A PERSONALIZED APPROACH TO ADULT INSTRUCTION
Individualizing the instructional process does not work equally well in all situations. Adapting the process to a particular setting, emphasizing certain elements one time and other elements another time, or using only portions of the process with certain audiences are some of the decisions you will need to make. Part One of this book is designed to help you decide whether or not you should try individualizing some of your instructional or training efforts.
We discuss several elements in the five chapters that make up Part One: (1) the role that adult learners, themselves, can play in any instructional process; (2) the notion that an instructor or trainer is really a facilitator or manager of the process; (3) the need for instructors to understand the emotional, physical, mental, and social characteristics that make each learner unique; (4) when it is most appropriate to use individualizing approaches; and (5) the learner's responsibility in an individualized setting. We also present some of the philosophical underpinnings of our approach.
In Chapter One we very briefly describe our six-step model to provide you with an introduction to the process components. Chapter Three provides a somewhat more detailed description of each step. If you already have had some experiences instructing adults, you may recognize many of the components in the process that we describe. In fact, in building our instructional processes through several years of actual teaching or training experiences, we have borrowed and synthesized from many of the approaches to working with adults that have been described in the literature during the past two decades. What makes our approach worth examining, we believe, is that we cover numerous elements crucial to instruction, ranging from what do you do the first few hours with learners to how do you even think about the physical environment as an inhibitor to or stimulator of learning.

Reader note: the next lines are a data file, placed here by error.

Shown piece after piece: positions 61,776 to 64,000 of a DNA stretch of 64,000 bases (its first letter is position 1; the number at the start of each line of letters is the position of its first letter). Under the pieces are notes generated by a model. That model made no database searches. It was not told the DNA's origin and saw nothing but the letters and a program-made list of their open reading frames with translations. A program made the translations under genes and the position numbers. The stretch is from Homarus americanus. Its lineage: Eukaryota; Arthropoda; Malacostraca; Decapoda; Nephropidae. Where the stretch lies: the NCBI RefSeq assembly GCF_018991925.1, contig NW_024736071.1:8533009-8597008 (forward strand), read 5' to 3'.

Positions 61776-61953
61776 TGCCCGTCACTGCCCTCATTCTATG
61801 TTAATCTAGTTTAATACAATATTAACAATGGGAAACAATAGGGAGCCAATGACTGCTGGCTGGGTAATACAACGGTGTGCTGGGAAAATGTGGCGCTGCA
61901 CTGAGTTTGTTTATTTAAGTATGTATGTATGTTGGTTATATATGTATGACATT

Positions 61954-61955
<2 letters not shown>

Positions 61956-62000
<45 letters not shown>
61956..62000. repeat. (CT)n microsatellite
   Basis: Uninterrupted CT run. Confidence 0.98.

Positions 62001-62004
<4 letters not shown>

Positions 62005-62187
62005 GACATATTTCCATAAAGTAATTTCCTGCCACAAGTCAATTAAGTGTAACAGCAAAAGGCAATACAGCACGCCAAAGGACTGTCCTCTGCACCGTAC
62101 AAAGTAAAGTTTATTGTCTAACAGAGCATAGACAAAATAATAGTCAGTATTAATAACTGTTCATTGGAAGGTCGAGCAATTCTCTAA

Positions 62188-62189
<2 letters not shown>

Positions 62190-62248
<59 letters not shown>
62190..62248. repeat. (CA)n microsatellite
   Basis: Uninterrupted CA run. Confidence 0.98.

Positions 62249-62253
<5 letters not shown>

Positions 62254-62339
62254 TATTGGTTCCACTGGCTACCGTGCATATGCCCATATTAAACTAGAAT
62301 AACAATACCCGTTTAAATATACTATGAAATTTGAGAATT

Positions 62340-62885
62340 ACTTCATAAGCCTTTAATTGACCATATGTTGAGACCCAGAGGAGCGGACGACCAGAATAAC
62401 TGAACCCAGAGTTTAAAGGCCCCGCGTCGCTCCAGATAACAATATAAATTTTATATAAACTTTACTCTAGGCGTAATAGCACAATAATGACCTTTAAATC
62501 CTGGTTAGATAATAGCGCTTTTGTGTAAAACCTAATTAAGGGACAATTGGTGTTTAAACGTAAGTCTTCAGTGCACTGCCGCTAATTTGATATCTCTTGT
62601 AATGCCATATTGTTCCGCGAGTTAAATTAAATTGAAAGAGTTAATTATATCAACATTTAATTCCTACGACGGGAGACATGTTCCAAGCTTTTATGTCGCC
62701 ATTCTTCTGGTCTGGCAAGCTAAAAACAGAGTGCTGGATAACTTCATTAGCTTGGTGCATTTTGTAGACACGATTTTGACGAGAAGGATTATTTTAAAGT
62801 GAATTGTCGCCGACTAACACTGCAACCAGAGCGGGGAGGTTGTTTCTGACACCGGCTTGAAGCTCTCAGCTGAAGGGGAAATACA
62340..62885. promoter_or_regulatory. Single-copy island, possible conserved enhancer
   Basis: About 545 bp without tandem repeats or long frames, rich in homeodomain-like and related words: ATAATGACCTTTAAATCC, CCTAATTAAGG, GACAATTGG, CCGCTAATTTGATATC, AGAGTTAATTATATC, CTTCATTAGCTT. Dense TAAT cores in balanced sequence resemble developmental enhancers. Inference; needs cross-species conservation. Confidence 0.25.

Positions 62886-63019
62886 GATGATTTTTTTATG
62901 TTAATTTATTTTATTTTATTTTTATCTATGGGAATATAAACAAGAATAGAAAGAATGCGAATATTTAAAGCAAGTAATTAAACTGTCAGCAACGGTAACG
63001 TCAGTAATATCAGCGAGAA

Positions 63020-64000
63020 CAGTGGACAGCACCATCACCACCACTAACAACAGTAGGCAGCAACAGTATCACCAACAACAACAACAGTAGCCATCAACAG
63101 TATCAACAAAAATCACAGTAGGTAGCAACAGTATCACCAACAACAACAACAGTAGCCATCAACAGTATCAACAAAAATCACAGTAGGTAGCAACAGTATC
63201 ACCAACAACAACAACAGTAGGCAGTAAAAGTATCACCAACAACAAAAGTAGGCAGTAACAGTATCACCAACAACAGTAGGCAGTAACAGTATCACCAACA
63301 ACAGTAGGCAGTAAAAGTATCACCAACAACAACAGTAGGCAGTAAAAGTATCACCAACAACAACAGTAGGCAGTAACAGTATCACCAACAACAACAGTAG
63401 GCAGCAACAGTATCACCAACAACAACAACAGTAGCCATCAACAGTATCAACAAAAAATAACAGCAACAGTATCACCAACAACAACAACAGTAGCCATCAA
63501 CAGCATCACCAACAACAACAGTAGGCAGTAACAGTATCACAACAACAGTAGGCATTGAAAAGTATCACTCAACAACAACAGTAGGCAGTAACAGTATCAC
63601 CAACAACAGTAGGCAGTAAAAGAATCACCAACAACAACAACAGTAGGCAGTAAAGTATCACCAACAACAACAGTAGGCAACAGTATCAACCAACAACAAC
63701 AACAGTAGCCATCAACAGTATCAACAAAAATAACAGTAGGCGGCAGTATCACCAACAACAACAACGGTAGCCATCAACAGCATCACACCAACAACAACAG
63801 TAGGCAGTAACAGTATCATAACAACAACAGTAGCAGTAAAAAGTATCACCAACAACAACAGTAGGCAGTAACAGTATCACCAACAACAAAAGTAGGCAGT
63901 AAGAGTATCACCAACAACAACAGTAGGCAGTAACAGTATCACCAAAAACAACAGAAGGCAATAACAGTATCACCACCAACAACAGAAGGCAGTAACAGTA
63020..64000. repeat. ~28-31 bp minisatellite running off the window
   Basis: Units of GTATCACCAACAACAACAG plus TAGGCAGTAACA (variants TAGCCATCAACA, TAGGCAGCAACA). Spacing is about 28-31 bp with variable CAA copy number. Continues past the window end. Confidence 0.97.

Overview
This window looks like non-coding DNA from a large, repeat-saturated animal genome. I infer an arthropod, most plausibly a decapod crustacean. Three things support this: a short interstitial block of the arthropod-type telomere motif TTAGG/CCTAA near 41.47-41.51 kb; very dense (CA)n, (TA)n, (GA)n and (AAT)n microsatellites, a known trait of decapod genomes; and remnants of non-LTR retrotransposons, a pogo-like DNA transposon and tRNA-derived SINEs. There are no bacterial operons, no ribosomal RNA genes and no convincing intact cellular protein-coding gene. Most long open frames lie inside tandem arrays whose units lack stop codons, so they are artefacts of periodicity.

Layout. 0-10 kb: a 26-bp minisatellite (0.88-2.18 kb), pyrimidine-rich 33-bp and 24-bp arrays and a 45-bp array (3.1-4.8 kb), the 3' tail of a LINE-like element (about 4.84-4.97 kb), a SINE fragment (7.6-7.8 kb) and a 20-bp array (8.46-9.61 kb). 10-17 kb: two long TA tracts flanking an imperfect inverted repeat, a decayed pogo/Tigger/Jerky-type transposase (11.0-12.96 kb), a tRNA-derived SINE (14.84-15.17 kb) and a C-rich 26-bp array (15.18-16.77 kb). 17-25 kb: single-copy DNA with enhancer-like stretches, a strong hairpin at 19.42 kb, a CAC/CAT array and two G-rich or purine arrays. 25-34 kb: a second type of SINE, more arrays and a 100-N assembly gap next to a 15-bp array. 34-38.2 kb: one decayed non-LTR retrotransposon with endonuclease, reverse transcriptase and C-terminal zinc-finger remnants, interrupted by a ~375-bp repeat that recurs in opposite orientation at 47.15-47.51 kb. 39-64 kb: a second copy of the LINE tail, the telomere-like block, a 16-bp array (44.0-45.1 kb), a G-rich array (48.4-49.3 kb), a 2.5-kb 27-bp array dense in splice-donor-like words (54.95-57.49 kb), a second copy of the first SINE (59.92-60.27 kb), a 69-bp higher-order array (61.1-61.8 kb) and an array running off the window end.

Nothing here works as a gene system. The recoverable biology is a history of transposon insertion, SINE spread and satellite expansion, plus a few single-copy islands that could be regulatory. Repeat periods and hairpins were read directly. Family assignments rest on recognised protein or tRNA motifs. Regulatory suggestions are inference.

In this part, as in Parts Two and Three, each chapter begins with a vignette to set a context for the material to be presented. Although we use fictitious names, all the vignettes represent situations either we or some of our students have experienced. For example, Joe Daniels in Chapter One experiences a fairly negative classroom environment when he attempts to reenter the educational environment after being absent for many years. The Joe Daniels story was patterned very closely after the experiences one of our graduate assistants had when he first went back to school.
We are afraid there are lots teachers or trainers "out there" like the one he faced. These are usually well-intentioned people who are striving to be good teachers. However, they subject adults to ridicule, attendance charts, locked classroom doors so people arriving late cannot enter, boring lectures, speed or timed tests, grading on a curve with a guaranteed percentage of failures, and a host of other actions tied primarily to didactic or socratic models of teaching. Such models obviously have considerable utility and will be used for many, many years to come, but we believe they often do not "fit" very well with the needs or expectation of adult learners.
The reader may wonder why we initially present a rather negative view of teaching. Unfortunately, this view matches reality in too many cases. The positive side of teaching and learning that we have experienced is presented throughout the book. We believe the chapters in Part One will convince you it is worthwhile to analyze our individualizing process and adapt aspects of it to your own teaching or training efforts.
Go to the bibliography.
Return to the book index.
Return to the first page.